3 Keys to Improve Customer Experience (#cx)

Posted by Tom Smith on Tue, May, 27, 2014 @ 10:05 AM


3 keys to improving customer experience







Thanks to Shep Hyken, customer service expert, on his recent webinar, "What Happens When The Customer Experience Breaks: The Dark Side of Customer Experience."


Regardless of how customer-centric your organization, at some point your customer service will fail.


How will your customers respond?


If you've been providing a consistently positive customer service experience, they'll let you know and help you fix it.


A certain level of customer service is "table stakes."


Fortunately, and sadly, the bar is still low.


However, companies like Zappos, Lexus and Ritz Carlton are educating customers, raising the bar and raising customer expectations.


Social media gives the customer a voice.


A dissatisfied customer used to tell 13 people about their experience.


Today, they tell 100's or 1000's. Social media has magnified the customer's voice.


There are three actions you should have in place to ensure you are delivering a consistently positive, and occasionally "wow," customer experience:

  1. Journey map the customer experience. Be very detailed noting every touch point and every point of impact. Once you've completed your map, share it with a few customers to get their feedback. I'll guarantee your customers will point out some things that never occurred to you, or your team.

  2. Perform a causal, root cause, analysis of why things happen with regards to delivering customer service -- both good and bad things. 

  3. Create a complaint map of how complaints should be handled and how complaints are actually handled. Obviously you will end up with several different maps since most firms deal with several different types of complaints.

In mapping the customer journey, think in terms of: awareness, interest, selection, maintenance and retention.


Your focal points should be: demographics, entry and exit points in the journey, risk and failure points and mitigation strategies.


Moments of truth will vary by customer, but they're important to document. Ask customers what they consisder to be a "moment of truth" for them.


Your vision for the customer experience starts at the top. Executives set the tone, disseminate and share a crystal clear vision of the customer experience.


Lexus has The Lexus Covenant, part of which says, "Lexus will treat each customer as we would a guest in our home."


Ritz Carlton's credo is, "Ladies and gentlemen serving ladies and gentlemen."


Both of these are easy enough for every employee to understand. Your firm's vision for customer service and the ultimate customer experience must be easy enough for all of your employees to understand.


Executives need to stay engaged by interacting with customers and customer-facing employees.


Ideally, every employee interacts with a customer at least once a month.


You cannot connect too much with a customer. The learning you will get if you listen intensely is invaluable.


When performing the causal analysis: aggregate, classify, analyze, modify and implement.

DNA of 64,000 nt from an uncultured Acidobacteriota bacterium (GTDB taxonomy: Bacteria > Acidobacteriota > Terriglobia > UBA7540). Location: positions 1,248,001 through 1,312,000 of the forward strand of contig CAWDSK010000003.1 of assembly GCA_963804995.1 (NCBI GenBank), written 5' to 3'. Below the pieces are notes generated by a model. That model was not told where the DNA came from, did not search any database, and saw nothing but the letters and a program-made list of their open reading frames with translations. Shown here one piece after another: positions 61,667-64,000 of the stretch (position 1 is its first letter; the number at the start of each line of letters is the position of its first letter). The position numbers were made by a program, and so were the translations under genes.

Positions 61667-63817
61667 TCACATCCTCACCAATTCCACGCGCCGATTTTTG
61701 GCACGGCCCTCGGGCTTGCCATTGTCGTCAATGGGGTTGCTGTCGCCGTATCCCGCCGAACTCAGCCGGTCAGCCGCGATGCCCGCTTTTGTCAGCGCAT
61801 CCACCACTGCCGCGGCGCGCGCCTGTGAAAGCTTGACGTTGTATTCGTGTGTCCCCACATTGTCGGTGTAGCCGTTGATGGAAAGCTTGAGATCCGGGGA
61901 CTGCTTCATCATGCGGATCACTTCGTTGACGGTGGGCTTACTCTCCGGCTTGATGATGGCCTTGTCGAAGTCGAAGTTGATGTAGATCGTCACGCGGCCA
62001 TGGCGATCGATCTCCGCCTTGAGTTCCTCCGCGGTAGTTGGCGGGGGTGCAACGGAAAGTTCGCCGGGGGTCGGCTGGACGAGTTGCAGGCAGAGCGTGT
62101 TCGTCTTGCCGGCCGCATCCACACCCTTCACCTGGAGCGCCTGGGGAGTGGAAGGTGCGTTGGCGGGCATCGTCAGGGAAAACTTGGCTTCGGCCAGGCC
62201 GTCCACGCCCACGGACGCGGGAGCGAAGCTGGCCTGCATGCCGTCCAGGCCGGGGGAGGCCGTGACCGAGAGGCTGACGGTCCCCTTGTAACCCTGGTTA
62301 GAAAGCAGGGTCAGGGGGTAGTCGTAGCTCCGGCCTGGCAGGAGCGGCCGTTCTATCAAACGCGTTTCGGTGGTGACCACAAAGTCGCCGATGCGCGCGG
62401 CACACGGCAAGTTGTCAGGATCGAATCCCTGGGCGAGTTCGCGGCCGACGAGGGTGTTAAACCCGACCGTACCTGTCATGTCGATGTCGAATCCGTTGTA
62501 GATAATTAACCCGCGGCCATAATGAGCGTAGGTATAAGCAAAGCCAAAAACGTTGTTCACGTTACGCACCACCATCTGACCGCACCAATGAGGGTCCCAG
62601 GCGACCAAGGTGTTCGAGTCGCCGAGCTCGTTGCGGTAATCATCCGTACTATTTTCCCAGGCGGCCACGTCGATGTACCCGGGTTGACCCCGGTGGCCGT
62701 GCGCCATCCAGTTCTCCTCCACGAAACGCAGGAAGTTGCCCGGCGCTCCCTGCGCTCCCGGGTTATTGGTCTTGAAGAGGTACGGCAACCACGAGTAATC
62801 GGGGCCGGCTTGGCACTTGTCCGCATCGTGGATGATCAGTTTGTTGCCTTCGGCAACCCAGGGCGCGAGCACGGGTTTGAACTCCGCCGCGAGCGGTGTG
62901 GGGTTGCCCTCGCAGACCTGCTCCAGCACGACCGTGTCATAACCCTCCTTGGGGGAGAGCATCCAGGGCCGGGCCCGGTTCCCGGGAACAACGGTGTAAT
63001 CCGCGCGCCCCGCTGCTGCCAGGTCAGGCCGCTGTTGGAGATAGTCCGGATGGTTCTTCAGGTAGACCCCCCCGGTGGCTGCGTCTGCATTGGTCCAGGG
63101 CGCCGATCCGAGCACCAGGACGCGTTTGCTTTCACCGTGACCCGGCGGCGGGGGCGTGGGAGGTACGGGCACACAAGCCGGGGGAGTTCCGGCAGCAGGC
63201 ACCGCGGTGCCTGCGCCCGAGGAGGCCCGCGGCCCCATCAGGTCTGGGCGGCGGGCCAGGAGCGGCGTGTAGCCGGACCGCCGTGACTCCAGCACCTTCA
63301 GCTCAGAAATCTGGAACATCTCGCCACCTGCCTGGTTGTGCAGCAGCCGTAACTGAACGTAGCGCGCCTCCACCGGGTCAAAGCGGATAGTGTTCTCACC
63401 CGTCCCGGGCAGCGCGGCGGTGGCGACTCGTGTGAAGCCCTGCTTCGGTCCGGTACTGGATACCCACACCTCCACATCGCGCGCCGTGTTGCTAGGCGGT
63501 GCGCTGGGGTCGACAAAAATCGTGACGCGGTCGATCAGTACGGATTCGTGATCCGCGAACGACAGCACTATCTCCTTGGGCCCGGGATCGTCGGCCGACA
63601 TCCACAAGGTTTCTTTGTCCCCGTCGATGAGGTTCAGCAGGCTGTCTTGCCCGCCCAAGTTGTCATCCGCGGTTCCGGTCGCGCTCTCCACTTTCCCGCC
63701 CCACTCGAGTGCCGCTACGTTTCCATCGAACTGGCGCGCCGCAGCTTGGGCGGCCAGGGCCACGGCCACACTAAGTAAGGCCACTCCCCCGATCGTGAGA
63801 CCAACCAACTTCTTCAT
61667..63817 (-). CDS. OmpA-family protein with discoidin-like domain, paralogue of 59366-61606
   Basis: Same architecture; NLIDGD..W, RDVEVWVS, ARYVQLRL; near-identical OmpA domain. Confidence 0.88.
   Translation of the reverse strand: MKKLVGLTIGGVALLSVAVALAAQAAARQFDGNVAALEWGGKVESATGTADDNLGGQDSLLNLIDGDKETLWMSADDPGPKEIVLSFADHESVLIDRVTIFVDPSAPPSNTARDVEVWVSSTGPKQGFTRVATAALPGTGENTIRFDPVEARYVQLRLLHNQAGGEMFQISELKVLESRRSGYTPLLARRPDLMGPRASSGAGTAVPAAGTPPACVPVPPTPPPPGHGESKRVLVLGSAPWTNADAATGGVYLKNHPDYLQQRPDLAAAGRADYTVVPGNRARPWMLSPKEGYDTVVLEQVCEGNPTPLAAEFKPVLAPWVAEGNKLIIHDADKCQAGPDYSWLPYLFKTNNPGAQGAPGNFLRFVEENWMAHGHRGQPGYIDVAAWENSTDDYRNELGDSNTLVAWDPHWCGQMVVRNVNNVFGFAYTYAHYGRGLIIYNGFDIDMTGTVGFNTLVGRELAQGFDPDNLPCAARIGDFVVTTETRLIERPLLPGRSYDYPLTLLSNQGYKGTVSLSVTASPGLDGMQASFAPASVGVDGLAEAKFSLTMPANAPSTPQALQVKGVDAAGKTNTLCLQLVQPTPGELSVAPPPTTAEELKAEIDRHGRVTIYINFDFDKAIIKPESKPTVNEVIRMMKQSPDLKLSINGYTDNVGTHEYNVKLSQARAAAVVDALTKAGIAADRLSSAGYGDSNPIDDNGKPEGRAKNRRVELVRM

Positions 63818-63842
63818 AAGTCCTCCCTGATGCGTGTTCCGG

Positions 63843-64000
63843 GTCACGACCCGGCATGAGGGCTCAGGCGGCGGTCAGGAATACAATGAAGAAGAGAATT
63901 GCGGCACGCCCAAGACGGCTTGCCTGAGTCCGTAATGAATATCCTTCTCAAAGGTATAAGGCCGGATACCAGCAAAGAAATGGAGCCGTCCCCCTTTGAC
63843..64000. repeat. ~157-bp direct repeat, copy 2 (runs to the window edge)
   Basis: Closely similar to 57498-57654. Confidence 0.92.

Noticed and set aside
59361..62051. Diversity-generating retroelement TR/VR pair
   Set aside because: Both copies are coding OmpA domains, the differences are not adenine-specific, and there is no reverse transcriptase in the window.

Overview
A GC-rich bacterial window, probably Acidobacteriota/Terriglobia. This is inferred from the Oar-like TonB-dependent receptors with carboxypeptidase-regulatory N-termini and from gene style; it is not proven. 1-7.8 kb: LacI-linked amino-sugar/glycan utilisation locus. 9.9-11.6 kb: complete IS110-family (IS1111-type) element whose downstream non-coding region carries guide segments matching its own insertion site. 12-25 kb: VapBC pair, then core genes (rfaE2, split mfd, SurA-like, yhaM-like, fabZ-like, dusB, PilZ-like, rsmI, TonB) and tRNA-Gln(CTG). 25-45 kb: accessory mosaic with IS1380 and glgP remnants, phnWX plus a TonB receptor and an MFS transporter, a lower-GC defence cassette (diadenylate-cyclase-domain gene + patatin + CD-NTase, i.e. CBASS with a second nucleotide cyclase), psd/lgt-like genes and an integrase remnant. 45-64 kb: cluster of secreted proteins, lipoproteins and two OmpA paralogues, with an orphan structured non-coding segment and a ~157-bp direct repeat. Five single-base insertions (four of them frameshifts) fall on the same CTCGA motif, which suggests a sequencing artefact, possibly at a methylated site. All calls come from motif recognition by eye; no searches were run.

Focal points should be: data sources, demographic drivers, process modification, benchmarks and tracking. 


Use Net Promoter Score (NPS) to determine whether or not a customer will recommend your product or service to a family member, friend or colleague. It's easy to implement and you'll quickly learn what you are doing well and where improvement is needed.


To build a complaint map, think in terms of: capture, investigate, resolve, communicate and follow-up.


You should be doing this for both internal and external complaints.


Employees should be treating their colleagues with the same level of respect and decorum as a customer.


Focal points for the complaint map are: channel breadth and coverage, efficiency and accuracy, empowerment levels and agility and adaptibility.


Employees need to be empowered to address a customer's concern at the point of interaction.


Empower employees to act like an owner and solve the problem creatively.


Empower employees to say "yes" to the customer. If they're going to say "no," they must get approval from a supervisor to do so. 


The Ritz Carlton empowers all of its employees to spend up to $2,000 to provide the guest with an outstanding customer experience.


If someone gets a complaint from a customer, they own the complaint. It's their responsibility to resolve the complaint with urgency. Don't just fix the problem, restore the confidence of the customer. Earn the customer's trust that everyone in your organization will "do what they say they'll do when they say they'll do it." 


Service is a differentiator and brands are taking better care of their customers.


How long before you begn taking better care of your customers?


Once you hit your goal, set a new goal and keep learning.


Want to Accelerate Sales? Download the Free e-book  "Customer Bonding Programs:  How to Get, and Keep,Customers for Life"

Tags: consumer insights, customer experience, customer satisfaction, empower employees, customer centric, social media, do what you say you'll do when you say you wil